DENR Secretary and EU Ambassador Advocate a Lead-Free Philippines!
24 June 2014, Quezon City. The government of the Philippines and the European Union have joined hands to protect school children from chemicals known to have serious toxic effects on the brain.
During a school visit organized by the Department of Environment and Natural Resources (DENR) and the European Union (EU), Environment Sec. Ramon J.P. Paje and EU Ambassador Guy Ledoux signed a Solidarity Statement and led stakeholders in pushing for “Lead and Mercury Safe Schools for Bright and Healthy Children.”
Lead and mercury are highly toxic chemicals known for causing lifelong and irreversible damage to a child’s brain and health even at low levels of exposure. Childhood exposure to lead, in particular, has been blamed for reduced intelligence as measured by decreased IQ points, prompting health experts to recognize “lead caused mental retardation” as a disease. 600,000 new cases of children with intellectual disabilities due to lead exposure occur worldwide every year according to the World Health Organization.[i]
The event took place at the Commonwealth Elementary School (Commonwealth Ave., Quezon City)—regional winner for the DENR’s Search for Sustainable and Eco-Friendly Schools. Secretary Paje and Ambassador Ledoux were accompanied by senior officials from the Department of Education, as well as 200 kids, parents, local government officials, doctors, paint manufacturers and environmentalists.
Sec. Paje led the signing of a “Solidarity Statement” to signify stakeholders’ agreement to promote and uphold “Lead and Mercury Safe Schools,’ specifically “by using lead safe paints and safely reducing lead paint hazards to contain and minimize hazardous dust, and by switching to mercury-free alternatives towards a toxics-free, zero waste educational system.”
The event drew special attention to the Chemical Control Order (CCO) for lead and lead compounds recently promulgated by the DENR that sets 90 parts per million as total lead content limit for lead in paints, as well as prohibits the use of lead in the manufacture of beverage and food packaging, school supplies and toys.[ii]
“We want to enable our paint industry to shift to lead-free production. There is now a global action for the elimination of lead in paints, and certainly this CCO is our way of showing our oneness with this advocacy,” stated Sec. Paje.
“Chemical safety and security must be a priority of the schools. May this undertaking inspire more schools to commit towards lead and mercury-safe school environments for Filipino children,” he added.
Ambassador Ledoux congratulated the DENR for issuing the CCO, emphasizing that “the country’s ongoing switch to non-lead paint production is key to protecting the health of children and other vulnerable populations from the debilitating effects of lead exposure.” “A school environment that is safe from lead and other harmful chemicals will have a positive impact on children’s health and their potential to grow, develop and succeed in life,” the EU Ambassador said.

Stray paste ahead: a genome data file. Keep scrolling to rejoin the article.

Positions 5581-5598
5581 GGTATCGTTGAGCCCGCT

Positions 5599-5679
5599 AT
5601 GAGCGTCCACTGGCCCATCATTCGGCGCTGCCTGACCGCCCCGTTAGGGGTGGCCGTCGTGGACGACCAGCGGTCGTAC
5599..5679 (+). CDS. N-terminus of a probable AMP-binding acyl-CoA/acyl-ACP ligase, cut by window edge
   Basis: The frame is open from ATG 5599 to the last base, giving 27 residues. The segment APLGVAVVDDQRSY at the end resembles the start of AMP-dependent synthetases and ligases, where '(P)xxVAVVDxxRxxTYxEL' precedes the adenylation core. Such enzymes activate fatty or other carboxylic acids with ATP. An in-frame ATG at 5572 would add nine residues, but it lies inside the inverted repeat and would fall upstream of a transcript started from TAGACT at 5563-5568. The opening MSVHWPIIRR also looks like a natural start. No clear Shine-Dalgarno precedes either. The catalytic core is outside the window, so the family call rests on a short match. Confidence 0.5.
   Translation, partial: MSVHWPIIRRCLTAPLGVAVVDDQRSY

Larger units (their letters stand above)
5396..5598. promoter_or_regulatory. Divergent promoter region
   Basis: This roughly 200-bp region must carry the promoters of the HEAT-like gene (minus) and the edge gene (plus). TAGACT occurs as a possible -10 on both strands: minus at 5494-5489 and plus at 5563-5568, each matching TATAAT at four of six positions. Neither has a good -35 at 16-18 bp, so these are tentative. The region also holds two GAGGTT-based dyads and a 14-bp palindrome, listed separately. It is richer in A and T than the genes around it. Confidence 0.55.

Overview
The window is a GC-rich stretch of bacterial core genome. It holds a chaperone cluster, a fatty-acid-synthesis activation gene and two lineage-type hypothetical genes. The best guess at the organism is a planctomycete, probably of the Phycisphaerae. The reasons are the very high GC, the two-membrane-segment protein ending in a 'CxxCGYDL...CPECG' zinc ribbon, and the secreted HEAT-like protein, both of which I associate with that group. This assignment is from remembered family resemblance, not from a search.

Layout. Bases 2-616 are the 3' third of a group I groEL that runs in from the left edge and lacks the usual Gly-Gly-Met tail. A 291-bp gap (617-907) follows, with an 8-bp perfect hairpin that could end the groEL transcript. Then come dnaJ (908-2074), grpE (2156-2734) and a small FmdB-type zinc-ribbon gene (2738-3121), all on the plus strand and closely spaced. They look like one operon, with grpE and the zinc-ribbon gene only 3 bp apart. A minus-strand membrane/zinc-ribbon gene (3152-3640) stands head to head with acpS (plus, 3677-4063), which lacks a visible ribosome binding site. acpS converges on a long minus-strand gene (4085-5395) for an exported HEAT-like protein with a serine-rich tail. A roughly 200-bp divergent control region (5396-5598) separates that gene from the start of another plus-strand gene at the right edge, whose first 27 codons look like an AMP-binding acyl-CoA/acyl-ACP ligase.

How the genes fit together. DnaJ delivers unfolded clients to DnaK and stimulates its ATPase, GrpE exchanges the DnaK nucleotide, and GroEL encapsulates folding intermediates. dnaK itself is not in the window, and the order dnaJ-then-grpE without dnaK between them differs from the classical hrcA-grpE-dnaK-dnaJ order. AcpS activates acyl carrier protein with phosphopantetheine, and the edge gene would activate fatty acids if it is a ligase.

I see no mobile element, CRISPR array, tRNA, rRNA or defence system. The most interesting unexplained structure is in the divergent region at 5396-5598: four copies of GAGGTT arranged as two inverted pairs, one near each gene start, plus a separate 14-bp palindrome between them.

The European Union supports the Asian Lead Paint Elimination Project to eliminate lead in paint and raise public awareness about the adverse human health impacts of lead-based decorative paints, particularly on the health of children below the age of six. The project is a PHP 80 Million grant implemented in seven Asian countries. The EcoWaste Coalition is the leading project partner in the Philippines.
For her part, Aileen Lucero, National Coordinator of the EcoWaste Coalition, said: “We hope DepEd can make it mandatory for all schools to require only lead safe paints for paint purchases and donations. This will effectively curb children’s exposure to leaded paint chip and dust and bring about improved IQ, enhanced school performance and economic success later in life.”
Lucero cited a recent scientific study that calculated the economic impact of childhood lead exposure in low and middle-income countries at PHP 42 trillion per year. The Philippines ranked second highest in Asia in terms of economic loss due to reduced economic productivity resulting from lead exposure.[iii]
During the event, the stakeholders also recognized the other efforts of the government to address the problems with lead and mercury such as the phaseout of mercury in medical devices in all healthcare facilities and institutions, the ban on consumer products with violative levels of lead and mercury, and the signing of the Minamata Convention on Mercury and the ensuing effort to get the treaty ratified.
More explanations about lead exposure through lead in paint:
Children are not generally exposed to lead from paint while the paint is still in the can or even when the paint is being newly applied to a previously unpainted or uncoated surface. Rather, the lead exposure generally occurs after the lead paint has already dried on the wall or on the article that has been painted.
Painted surfaces deteriorate with time or when disturbed, and lead from the paint then contaminates household dust and soils surrounding the home. Children can then ingest lead from dusts and soils during customary hand-to-mouth behavior, after which neurological damage occurs.